Chadwick Boseman as Black Panther. Photograph:( Others )
Even as Marvel Cinematic Universe's latest offering Black Panther is being celebrated for bringing in a cultural change, our very own Censor Board has found something 'objectionable' in the film. According to media reports,the CBFC reportedly muted the word 'Hanuman' from the Ryan Coogler-directed film
In the film, King T'Challa's rival was M'Baku, the head of the Jabari tribe which prays to Hanuman. In one of the scenes, M'Baku says 'Glory to Hanuman' which was muted by the Censor board to avoid 'hurting religious sentiments'.
Winston Duke, the actor who plays M'Baku in the film, in an interview to Variety Magazine spoke about the importance of understanding and contextualizing of the Jabari tribe's religious beliefs in order to avoid negative perception."They haven’t been affected by colonialism and all the narratives that are associated with developing a sense of inferiority and people comparing them to animals. To them, this is just who they pray to, and they find their strength and agency in this religion. So being a bit gorilla-influenced was a sense of pride for them," he said.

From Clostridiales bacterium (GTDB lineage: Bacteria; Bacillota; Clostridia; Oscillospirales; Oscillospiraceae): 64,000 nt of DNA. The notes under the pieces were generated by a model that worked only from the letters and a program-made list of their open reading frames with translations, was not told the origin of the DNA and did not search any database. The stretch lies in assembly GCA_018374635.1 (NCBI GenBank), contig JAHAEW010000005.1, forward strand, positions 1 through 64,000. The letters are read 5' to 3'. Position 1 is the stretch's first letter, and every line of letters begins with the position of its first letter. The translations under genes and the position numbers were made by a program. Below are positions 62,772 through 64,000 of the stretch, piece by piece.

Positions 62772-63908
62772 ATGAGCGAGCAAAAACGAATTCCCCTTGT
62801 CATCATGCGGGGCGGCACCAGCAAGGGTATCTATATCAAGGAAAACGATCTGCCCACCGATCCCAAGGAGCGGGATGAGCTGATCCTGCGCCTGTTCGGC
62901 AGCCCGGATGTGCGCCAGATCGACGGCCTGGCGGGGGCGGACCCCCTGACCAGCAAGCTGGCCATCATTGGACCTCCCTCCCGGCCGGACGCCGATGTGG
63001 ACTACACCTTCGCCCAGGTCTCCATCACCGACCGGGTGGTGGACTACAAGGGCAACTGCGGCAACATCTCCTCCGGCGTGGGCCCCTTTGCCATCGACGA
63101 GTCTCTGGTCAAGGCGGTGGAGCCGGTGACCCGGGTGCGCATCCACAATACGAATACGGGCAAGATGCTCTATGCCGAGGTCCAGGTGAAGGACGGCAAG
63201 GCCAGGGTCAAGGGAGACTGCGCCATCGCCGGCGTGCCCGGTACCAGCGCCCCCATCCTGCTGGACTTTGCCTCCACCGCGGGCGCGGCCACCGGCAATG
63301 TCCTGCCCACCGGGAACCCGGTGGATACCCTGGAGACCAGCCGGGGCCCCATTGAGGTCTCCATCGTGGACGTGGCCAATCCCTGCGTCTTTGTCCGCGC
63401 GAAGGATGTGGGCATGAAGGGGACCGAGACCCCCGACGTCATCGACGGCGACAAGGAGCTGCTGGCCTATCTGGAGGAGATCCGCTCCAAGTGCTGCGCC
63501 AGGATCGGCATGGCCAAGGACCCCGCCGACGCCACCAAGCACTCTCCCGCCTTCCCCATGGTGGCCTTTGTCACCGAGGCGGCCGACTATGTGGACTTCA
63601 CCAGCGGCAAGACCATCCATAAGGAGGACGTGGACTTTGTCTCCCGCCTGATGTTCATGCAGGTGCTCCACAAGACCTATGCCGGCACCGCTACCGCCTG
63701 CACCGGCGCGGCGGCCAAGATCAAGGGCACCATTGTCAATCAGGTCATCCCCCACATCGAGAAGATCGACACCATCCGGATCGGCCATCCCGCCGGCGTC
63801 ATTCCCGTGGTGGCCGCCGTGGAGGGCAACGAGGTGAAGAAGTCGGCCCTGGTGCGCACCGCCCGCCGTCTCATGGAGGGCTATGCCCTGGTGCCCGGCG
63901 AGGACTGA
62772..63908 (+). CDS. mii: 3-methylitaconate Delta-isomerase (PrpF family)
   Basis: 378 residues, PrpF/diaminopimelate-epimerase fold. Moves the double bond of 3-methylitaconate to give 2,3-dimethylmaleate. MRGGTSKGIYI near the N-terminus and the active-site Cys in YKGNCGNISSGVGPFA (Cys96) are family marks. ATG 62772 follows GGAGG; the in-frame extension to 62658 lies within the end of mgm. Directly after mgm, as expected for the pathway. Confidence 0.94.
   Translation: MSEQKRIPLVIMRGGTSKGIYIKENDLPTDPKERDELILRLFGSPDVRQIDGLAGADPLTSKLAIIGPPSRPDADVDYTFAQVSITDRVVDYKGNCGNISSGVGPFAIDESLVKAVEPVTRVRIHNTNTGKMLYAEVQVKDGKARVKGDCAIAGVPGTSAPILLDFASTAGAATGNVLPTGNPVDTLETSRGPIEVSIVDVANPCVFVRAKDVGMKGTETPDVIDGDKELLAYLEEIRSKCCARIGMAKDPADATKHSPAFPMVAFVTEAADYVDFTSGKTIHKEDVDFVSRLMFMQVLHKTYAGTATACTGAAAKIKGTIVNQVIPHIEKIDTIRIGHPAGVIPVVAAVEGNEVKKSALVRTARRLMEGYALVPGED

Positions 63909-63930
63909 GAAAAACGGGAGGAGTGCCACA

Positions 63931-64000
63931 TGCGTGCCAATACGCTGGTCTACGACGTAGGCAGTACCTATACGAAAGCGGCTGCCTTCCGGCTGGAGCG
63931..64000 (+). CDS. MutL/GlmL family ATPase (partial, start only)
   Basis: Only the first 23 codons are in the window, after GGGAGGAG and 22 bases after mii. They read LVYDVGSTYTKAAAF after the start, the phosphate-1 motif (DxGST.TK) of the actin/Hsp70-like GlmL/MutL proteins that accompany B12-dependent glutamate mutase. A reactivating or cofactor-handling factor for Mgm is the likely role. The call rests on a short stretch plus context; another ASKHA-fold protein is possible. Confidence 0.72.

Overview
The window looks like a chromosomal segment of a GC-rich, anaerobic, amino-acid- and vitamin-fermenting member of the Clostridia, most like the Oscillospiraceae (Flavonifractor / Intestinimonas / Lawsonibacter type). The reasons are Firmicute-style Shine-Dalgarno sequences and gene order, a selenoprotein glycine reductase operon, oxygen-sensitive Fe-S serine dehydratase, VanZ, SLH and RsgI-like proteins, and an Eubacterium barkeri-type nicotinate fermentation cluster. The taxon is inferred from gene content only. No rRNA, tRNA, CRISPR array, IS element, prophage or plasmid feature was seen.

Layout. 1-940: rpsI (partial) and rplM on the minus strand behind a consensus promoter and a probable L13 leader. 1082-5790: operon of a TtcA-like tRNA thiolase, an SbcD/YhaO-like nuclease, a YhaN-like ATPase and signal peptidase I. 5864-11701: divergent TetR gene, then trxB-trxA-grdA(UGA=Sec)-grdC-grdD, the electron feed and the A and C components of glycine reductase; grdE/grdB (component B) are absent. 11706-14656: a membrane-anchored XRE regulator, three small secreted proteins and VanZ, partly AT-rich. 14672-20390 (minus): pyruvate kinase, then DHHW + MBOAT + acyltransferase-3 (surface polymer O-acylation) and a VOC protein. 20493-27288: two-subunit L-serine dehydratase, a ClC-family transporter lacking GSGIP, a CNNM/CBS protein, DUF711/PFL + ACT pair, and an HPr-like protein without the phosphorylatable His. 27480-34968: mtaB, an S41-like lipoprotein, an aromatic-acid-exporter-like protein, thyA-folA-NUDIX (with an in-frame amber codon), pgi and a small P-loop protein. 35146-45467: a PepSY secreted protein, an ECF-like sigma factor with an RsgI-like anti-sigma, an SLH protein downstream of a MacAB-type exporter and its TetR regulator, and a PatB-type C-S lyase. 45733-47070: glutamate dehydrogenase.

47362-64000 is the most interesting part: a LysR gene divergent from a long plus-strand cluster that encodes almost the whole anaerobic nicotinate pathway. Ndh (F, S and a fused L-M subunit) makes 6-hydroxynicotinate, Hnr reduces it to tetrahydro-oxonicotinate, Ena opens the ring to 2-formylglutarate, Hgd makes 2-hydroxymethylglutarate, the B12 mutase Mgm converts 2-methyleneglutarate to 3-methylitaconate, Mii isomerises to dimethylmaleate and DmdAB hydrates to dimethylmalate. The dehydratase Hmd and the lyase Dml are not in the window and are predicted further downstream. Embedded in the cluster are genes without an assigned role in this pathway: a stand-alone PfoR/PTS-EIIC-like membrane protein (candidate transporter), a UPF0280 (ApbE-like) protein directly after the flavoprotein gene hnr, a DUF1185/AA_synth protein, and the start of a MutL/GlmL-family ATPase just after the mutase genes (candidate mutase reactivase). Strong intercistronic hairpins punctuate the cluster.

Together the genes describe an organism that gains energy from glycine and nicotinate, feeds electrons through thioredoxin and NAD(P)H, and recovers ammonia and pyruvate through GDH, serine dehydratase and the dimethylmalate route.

A still from Black Panther featuring the Jabari tribe. (Others)
Interestingly, in the comic, the Jabari tribe is showed to worship a Gorilla-God which in the film was changed to being a worshipper of Hanuman.
Also read: Black Panther review
The 'Hanuman' reference could have been a nod to Marvel's enormous fan base in India but unfortunately, the CBFC felt it may be taken the wrong way.
Black Panther features Chadwick Boseman in the titular character and is the first Superhero film with a complete non-white cast.